group files to keep UAW from reversing VW plant vote
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[March 01, 2014]
By Bernie Woodall
(Reuters) - An anti-union group
representing workers at Volkswagen AG's Chattanooga, Tennessee plant on
Friday moved to undercut a United Auto Workers challenge of an election
in which the union failed to organize the factory, the second such
action this week.
Southern Momentum, an anti-UAW group overseen by a Chattanooga
attorney, filed to intervene in the UAW's objection to the election
results to the National Labor Relations Board.
In their petition to the NLRB, the workers asked to intervene in the
UAW's appeal, saying the union and VW are in collusion to bring
unionization to the Chattanooga plant.
The NLRB will consider the UAW's appeal of the February 12-14
election, which the union lost by a 712-626 vote. The union claimed
in its objection to the vote that outside interference and what it
characterized as intimidation led by politicians such as Republican
U.S. Senator Bob Corker of Tennessee improperly influenced
A news release from Southern Momentum said that if Volkswagen
officials do not respond to the UAW's objection, which the group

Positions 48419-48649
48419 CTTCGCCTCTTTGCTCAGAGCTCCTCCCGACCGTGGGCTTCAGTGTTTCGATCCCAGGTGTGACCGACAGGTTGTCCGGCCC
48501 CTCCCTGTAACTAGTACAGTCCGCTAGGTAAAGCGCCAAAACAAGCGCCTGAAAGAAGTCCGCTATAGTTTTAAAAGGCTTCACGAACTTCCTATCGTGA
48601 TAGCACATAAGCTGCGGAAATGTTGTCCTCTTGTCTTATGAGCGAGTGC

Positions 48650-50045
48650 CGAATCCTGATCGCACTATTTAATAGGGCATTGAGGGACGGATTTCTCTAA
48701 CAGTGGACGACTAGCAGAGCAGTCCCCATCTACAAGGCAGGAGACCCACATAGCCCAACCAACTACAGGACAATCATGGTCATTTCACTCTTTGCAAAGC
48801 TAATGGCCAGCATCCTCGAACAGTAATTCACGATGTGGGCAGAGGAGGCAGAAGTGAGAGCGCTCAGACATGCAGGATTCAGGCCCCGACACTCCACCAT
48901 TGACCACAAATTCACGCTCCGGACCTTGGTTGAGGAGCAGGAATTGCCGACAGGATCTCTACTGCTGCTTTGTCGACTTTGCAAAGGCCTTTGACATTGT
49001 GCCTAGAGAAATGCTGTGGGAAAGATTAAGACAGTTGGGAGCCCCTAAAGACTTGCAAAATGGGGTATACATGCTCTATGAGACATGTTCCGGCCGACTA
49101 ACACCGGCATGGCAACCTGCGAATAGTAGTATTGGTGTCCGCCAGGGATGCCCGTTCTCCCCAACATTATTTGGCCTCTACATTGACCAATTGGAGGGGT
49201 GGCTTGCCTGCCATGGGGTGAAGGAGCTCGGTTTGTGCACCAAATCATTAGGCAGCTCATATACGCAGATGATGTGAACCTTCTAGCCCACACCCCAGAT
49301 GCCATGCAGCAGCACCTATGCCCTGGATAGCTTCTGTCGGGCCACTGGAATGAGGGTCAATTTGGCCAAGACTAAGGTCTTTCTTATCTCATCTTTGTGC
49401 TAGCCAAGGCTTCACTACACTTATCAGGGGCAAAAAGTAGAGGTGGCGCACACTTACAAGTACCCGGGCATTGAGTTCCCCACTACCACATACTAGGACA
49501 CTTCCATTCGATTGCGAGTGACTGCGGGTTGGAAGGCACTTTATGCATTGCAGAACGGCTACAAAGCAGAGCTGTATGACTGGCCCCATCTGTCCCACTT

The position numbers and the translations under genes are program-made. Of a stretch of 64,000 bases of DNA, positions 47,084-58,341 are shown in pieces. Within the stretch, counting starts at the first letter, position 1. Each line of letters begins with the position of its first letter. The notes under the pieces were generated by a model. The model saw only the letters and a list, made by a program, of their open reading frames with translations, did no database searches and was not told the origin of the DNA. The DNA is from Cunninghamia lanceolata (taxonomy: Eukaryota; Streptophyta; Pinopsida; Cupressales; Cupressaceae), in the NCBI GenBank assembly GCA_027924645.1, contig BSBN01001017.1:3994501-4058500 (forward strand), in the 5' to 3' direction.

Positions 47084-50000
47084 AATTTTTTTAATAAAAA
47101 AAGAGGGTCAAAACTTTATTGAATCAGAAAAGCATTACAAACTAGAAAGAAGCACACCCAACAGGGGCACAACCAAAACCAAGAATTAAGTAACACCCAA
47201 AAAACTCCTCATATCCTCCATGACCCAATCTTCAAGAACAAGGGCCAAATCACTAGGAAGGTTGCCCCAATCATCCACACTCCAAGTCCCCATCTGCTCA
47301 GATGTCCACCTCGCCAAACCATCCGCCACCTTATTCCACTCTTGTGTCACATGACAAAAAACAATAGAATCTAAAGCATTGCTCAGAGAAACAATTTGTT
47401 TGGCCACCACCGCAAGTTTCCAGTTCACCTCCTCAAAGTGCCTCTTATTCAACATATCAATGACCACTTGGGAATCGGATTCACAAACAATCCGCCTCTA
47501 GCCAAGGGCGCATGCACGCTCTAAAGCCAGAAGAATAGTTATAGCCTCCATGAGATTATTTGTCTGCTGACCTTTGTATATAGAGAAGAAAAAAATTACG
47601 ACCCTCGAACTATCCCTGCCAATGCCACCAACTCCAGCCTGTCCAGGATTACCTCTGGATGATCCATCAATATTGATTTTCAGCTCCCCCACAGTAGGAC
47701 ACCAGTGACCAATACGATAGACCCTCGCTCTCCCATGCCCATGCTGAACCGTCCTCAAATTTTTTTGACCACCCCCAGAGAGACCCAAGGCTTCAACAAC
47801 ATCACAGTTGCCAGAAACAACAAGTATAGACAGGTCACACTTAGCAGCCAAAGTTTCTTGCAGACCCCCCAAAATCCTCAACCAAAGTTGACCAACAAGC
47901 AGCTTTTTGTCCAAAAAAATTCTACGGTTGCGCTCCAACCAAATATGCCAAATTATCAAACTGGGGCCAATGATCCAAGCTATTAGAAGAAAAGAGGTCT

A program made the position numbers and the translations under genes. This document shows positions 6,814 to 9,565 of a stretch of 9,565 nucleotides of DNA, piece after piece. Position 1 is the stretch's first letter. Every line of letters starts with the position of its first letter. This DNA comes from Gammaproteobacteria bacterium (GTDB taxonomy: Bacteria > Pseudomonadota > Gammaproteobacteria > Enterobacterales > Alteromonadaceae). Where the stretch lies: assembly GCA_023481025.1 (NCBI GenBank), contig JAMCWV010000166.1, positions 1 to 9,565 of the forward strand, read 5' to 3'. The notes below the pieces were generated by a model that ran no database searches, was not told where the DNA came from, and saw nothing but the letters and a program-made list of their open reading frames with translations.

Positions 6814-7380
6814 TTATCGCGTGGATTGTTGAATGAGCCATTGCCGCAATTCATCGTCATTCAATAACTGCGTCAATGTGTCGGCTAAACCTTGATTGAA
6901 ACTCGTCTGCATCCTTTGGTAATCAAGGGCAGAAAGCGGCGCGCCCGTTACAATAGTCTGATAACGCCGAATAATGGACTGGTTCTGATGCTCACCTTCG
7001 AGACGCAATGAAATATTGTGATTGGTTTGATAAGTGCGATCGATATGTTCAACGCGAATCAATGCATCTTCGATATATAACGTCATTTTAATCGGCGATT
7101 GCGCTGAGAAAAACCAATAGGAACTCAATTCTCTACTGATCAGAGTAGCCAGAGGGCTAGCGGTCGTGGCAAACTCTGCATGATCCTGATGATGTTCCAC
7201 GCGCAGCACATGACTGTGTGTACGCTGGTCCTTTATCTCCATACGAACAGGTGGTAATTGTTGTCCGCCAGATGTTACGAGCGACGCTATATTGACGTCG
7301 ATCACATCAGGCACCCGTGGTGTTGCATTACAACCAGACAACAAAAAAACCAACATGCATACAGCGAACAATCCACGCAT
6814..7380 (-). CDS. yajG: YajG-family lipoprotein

said appears to be the case, then "appropriate arguments against the
objections and in favor of upholding the election results may not be
Similar wording was included in a petition filed on Tuesday by the
National Right to Work Foundation and five anti-UAW workers at the
plant, also seeking to be heard by the NLRB when it considers the
UAW's objections to the election.
The UAW has until March 7 to present evidence to the NLRB's regional
headquarters in Atlanta backing up its case.
Southern Momentum was established as a non-profit group last month
in order to represent workers opposing UAW representation at the
Chattanooga VW plant.
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Maury Nicely, a pro-management labor attorney based in Chattanooga,
represents the group.
Nicely said in an interview earlier this month that he led
fundraising for Southern Momentum, which in late January and early
February raised money "in the low six figures" from Chattanooga area
businesses and individuals.
Nicely said the money was not raised by anti-UAW workers at the
plant. He said the funds paid for anti-UAW T-shirts and fliers
handed out by workers at the plant, as well as local newspaper
Nicely said the Southern Momentum group is "on a parallel track"
with the National Right to Work Foundation but said the two groups
are not working together.
(Reporting by Bernie Woodall; Editing by Jonathan Oatis)
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